About a year ago I learnt the kindness lesson twice in one day. If you believe in coincidence or that the teacher (or the lesson) finds you when you need it, then kindness found me.
Lesson #1: From the head
A link from a newsletter sent me to a game to play called The Evolution of Trust by Nicky Case. It’s an awesome, 30 minutes animation about how trust develops. He uses game theory — the umbrella term for the science of logical decision making in humans, animals and computers — to let you try out being a different type of player. 
His opening screen asks the questions:
Why, even in peacetime, do friends become enemies?
And why, even in wartime, do enemies become friends?
He shows how different types of people do better in trust games than others, depending upon circumstances and who they’re playing the game with. If you’ve ever played Monopoly with a family-in-law you will know that some people are just bastards when it comes to playing games. Other people are pushovers (me).
The lesson is that the game we’re playing defines what the players do. In other words, a gentle person playing a hard game can get beat up pretty bad, and a hard person playing a gentle game can walk all over the others. We should probably learn to change our game strategy to suit the game.
Now, this idea — that the game defines the players — is a short term view. In the long run the players define the game, as we are the environment of everyone else.
Let’s look at a couple of the most well-known types of players in Nicky’s take on the classical, iterated prisoner’s dilemma type game.
Copy Cat (tit for tat) — has a great strategy where he does to you what you do to him — like it says in the bible. This is a FAIR strategy. The problem for copycat is that if the opponent makes a mistake they are punished. And we all make mistakes!
Copy Kitten (tit for two tats) — gives you the benefit of the doubt and only cheats back AFTER he’s been cheated on twice in a row. This is a very forgiving — kind — way to play.
The other players in this excellent animation are Always Cheat, Detective, Cooperator, Cheater, Grudger, Random and Simpleton. They each have their own strategy, or in the case of Simpleton, no strategy.
Researches have found that trust is built by three things (my thoughts in italics):
- Repeat interactions — you need to know you’re going to bump into your opponent again. You know, like your clients, friends, family, Facebook and LinkedIn peeps.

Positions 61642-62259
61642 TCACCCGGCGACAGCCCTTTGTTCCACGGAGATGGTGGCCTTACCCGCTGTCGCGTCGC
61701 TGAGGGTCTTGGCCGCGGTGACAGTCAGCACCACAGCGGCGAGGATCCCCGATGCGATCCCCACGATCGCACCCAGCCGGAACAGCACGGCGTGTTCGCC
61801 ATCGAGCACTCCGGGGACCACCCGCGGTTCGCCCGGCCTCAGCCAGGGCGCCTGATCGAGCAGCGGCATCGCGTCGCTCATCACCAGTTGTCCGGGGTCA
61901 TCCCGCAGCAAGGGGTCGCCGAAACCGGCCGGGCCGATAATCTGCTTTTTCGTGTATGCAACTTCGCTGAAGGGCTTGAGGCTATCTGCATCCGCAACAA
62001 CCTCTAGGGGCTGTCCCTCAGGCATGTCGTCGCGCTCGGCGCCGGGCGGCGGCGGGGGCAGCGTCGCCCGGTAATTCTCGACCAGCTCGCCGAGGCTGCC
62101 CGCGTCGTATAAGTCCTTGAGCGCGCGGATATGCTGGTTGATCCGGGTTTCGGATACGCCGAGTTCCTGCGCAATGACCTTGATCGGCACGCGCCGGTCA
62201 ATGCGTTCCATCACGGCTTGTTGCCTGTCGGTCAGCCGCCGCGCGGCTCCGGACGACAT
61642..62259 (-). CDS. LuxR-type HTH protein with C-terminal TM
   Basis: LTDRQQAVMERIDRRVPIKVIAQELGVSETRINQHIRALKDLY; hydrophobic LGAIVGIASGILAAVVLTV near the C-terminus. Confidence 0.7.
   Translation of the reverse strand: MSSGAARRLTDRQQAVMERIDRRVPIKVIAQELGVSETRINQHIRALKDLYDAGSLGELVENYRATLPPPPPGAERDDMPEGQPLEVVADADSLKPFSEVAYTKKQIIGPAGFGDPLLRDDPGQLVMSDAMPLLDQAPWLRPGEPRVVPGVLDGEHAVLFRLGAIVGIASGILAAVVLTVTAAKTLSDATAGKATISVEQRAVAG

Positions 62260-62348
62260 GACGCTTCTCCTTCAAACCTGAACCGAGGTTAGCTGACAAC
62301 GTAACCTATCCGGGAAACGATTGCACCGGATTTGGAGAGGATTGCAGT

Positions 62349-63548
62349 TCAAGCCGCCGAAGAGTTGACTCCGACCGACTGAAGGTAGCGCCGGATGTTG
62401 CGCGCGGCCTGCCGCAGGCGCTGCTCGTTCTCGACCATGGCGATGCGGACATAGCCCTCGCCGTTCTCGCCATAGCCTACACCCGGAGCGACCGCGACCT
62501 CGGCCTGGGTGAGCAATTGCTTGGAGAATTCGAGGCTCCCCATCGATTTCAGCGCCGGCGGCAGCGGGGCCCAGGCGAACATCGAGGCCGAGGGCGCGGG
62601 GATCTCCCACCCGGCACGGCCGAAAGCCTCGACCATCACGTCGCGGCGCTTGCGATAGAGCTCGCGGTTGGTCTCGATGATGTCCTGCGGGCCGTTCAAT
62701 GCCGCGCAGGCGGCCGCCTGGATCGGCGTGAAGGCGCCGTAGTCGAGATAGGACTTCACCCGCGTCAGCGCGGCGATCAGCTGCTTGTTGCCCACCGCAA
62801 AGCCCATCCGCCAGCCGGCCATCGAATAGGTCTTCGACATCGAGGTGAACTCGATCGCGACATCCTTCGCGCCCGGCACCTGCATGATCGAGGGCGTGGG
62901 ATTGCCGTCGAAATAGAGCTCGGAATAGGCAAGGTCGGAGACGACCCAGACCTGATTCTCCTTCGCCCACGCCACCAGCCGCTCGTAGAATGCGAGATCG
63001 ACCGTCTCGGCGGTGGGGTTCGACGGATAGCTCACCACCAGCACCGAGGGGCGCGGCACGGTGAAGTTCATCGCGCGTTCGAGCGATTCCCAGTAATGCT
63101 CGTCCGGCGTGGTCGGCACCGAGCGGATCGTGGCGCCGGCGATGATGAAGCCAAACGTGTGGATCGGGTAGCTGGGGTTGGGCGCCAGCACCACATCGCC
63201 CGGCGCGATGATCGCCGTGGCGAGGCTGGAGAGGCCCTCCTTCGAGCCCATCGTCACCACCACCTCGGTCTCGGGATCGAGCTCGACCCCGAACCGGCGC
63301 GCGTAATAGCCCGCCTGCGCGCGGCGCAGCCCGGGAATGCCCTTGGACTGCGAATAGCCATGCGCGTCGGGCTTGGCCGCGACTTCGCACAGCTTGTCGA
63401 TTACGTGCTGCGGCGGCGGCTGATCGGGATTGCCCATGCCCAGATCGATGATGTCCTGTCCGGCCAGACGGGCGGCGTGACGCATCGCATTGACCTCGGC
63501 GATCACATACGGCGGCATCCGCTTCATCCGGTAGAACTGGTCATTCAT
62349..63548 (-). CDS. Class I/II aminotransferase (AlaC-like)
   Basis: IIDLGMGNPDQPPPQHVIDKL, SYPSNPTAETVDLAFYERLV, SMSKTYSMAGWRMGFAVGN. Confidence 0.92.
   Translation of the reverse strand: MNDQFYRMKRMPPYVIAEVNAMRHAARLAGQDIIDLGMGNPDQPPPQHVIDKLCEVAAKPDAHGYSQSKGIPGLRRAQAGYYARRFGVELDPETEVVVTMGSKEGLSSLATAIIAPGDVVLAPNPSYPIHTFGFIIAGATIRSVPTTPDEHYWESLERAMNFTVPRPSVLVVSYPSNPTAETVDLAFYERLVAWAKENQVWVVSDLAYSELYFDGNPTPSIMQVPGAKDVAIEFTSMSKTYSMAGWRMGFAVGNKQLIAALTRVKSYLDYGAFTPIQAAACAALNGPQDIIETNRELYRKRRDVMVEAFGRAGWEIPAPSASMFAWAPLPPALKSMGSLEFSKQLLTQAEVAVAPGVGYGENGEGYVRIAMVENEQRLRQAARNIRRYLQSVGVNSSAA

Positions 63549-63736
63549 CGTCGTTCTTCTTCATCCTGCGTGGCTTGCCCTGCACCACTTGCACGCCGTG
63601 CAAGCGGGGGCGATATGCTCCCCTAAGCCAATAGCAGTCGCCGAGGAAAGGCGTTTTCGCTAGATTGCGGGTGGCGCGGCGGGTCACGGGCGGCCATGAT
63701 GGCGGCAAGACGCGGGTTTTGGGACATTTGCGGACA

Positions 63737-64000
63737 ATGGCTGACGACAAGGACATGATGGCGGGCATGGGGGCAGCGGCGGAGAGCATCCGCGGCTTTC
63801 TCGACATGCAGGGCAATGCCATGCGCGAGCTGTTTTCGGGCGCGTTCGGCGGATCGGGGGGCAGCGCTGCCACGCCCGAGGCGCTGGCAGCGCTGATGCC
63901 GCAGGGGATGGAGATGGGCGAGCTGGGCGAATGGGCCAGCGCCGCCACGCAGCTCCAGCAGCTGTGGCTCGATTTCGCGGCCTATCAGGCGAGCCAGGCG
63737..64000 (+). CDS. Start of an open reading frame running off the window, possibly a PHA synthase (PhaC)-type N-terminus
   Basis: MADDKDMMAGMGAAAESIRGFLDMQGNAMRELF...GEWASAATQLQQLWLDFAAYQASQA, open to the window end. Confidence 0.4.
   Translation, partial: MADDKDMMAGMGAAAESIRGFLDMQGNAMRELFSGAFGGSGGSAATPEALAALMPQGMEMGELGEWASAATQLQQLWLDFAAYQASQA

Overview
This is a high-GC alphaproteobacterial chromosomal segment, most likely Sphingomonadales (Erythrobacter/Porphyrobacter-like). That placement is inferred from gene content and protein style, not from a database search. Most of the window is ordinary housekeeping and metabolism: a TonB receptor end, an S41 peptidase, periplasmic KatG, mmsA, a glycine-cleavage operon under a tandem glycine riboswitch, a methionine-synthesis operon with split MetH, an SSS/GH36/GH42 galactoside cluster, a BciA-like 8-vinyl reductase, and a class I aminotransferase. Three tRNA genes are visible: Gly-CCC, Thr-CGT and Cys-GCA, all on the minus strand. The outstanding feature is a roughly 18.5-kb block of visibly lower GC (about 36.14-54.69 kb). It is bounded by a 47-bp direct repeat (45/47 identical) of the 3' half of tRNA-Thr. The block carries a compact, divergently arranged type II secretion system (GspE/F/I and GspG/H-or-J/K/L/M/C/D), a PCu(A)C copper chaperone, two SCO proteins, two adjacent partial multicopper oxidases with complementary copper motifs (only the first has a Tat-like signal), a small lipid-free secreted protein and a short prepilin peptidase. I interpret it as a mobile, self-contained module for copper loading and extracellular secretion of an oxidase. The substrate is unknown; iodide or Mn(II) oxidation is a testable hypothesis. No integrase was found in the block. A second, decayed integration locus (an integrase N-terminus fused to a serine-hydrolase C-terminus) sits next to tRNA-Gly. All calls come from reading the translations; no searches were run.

- The possibility of actually winning — it must be a non-zero-sum game — both parties can win. There’s got to be something in it for you both.
- Low levels of miscommunication. You are clear, and make sure you are understood AND you take the time to understand others.
In most relationships 1 & 2 should be givens. But 3 is almost always a problem — we sometimes screw up asking for what we want, explaining our needs or understanding others. In this case it pays to be Copy Kitten — to be a little bit more forgiving. Copy Kitten is always kinder than she needs to be.
The second lesson I learnt was when I was reading the book Wonder by RJ Palacio (read it — my command!) and came across the quote:
“Always be a little bit kinder than necessary.” by JM Barrie, from his 1902 book The Little White Bird.
This phrase hit me hard in the stomach. I stopped reading, and when you read Wonder you will see why that was such a surprise to me.
Be Kinder Than Necessary.
I have always tried to be kind, but have I been kinder than necessary? Can I be kinder? I think of myself as a kind person, but I’m also judgemental and cranky, a control freak and bossy, lazy and self-absorbed. Can I be kinder than necessary? Is it a good idea?
Then that bloody game appeared in the link — the same fecking day — and I realised it was a sign to me. Be kinder than necessary.
Cut out the IFTTT type thinking. Stop copycatting. Change the game. Change the environment. Be kinder than necessary.
So, I made myself a card, stuck it on my desk, looked at it whenever I felt like being mean or saw someone being an arse.
In this world of taking sides, division, separation, competition, lies and fakery — #BFK. We’re all doing the best we can, sometimes we make mistakes. Perhaps your #BFK will help someone come over from the dark side and enjoy kitty videos again.
- How can you #BFK today? Right now?
- What can you do for others without expectation of reward?
- How can you #BFK to yourself? Your kids, your partner, your parents, your pets?
- Can you #BFK to clients or colleagues?
- Where can you hold out a hand, offer advice, share a compliment?
- Then, how can you #BFKer?
Everything in moderation except kindness. (And lust. And wine. And books.)
 Nicky Case has some very intellectually interesting stuff on his site, games you can play, videos and cool drawings — set aside a couple of hours before you go there! He’s also got a thing about cats!
 Game theory is “the study of mathematical models of strategic interaction between rational decision-makers.” John von Neumann (really important guy in computing! and the inventor of MAD theory, you gotta love him) and Oskar Morgenstern came up with the mathematical theory of games in 1944 and of course, wrote the (imaginatively titled) book on it: Theory of Games and Economic Behavior. For an easier (mentally, not emotionally!) read/watch try A Beautiful Mind, the story of John Nash.
 IFTTT stands for If This Then That — cut that out! Don’t cut out the website ifttt.com — that’s really useful!